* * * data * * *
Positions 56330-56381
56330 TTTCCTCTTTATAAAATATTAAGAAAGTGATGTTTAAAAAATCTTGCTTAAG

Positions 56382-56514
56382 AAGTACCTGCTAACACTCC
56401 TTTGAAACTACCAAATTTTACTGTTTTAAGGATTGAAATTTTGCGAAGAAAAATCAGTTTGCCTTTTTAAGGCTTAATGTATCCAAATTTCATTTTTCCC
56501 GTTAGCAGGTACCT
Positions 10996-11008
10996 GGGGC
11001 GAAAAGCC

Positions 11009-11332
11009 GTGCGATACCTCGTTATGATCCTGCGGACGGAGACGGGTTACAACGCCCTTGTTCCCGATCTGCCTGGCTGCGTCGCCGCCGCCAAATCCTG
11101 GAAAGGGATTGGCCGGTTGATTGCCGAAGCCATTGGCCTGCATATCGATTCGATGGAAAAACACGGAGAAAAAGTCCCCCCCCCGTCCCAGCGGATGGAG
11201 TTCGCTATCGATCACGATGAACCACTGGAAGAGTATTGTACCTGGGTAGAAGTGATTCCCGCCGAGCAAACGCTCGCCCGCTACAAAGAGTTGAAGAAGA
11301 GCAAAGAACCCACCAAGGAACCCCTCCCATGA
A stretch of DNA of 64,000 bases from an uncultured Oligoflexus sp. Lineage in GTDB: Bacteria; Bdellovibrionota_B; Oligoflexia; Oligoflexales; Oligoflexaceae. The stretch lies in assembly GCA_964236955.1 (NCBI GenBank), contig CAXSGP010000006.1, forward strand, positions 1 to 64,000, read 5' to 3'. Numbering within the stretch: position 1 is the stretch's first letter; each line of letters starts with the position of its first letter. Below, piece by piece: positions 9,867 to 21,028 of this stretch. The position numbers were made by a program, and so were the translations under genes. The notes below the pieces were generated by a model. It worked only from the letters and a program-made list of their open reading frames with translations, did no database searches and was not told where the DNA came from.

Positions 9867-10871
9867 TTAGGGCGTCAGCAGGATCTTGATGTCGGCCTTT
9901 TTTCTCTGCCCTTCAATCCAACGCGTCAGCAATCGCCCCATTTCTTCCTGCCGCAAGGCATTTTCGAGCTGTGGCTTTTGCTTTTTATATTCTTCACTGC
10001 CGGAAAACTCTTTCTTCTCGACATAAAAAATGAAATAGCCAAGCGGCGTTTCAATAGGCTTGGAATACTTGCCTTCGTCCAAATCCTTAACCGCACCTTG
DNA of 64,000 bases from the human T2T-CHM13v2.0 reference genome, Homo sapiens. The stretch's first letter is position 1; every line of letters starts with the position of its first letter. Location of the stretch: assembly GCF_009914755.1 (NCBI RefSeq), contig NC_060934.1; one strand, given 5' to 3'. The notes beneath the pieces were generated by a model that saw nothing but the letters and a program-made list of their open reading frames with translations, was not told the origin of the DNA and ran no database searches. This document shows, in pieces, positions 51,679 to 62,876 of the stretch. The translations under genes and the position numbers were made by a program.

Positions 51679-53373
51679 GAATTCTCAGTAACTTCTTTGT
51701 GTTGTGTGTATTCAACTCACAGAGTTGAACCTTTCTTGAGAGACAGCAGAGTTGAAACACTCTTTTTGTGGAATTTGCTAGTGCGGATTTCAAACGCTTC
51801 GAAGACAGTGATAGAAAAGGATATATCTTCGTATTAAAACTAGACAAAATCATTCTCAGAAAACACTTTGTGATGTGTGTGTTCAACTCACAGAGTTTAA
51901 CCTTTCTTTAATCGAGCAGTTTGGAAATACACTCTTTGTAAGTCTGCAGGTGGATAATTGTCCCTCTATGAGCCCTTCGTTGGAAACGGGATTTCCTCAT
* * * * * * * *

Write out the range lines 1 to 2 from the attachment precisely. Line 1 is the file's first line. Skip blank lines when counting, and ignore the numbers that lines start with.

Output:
Positions 56330-56381
56330 TTTCCTCTTTATAAAATATTAAGAAAGTGATGTTTAAAAAATCTTGCTTAAG